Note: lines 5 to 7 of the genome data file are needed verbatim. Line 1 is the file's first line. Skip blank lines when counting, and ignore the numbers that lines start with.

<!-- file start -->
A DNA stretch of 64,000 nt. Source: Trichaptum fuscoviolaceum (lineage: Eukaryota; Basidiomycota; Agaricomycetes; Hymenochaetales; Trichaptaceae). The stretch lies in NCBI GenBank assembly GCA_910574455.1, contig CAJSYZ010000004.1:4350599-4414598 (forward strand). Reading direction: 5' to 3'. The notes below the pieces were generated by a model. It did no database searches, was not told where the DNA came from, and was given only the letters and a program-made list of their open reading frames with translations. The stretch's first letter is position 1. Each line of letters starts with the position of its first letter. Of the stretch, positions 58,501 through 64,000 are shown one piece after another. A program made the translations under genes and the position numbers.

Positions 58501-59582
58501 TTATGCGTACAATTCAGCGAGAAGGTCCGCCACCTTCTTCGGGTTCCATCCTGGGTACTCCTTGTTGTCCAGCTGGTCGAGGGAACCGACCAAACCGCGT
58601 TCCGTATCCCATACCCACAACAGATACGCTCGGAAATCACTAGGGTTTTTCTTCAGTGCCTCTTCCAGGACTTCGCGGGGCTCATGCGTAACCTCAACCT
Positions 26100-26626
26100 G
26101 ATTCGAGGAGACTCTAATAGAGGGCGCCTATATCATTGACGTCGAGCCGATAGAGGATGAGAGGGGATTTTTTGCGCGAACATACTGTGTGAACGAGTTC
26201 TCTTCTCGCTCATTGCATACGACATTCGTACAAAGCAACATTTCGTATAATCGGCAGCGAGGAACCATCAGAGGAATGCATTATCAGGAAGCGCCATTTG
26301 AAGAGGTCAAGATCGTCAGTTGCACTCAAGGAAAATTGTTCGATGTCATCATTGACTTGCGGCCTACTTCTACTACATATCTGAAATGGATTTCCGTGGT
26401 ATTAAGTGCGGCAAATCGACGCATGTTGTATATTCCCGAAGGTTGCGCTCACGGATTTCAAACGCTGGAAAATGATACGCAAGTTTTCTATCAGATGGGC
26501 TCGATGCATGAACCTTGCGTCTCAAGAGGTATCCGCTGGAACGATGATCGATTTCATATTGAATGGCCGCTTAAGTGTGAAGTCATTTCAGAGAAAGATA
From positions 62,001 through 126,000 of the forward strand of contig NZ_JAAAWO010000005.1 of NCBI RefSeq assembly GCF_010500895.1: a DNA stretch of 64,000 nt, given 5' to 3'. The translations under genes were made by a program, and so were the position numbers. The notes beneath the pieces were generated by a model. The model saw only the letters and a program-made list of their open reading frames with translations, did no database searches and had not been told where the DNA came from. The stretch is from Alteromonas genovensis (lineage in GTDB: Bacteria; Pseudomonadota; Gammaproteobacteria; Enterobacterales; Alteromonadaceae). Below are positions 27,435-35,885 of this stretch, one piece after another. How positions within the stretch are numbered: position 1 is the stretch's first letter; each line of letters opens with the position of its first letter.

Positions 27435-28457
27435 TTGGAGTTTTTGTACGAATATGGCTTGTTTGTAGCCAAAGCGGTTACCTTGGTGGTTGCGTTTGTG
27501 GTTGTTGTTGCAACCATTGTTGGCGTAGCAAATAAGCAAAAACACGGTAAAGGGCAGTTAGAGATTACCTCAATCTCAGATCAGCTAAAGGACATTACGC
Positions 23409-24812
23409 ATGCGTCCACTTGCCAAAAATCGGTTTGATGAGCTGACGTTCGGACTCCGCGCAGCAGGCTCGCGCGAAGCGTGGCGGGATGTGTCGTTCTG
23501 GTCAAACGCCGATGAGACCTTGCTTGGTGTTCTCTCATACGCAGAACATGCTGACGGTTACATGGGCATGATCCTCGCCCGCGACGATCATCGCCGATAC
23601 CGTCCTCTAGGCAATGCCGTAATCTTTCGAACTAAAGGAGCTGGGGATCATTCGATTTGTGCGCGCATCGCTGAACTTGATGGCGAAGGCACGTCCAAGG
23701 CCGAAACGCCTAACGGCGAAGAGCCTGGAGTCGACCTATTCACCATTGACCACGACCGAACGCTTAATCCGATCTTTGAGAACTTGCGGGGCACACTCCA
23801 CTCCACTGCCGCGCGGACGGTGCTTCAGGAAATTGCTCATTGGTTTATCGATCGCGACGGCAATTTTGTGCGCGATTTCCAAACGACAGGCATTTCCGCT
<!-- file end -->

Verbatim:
Positions 26100-26626
26100 G
26101 ATTCGAGGAGACTCTAATAGAGGGCGCCTATATCATTGACGTCGAGCCGATAGAGGATGAGAGGGGATTTTTTGCGCGAACATACTGTGTGAACGAGTTC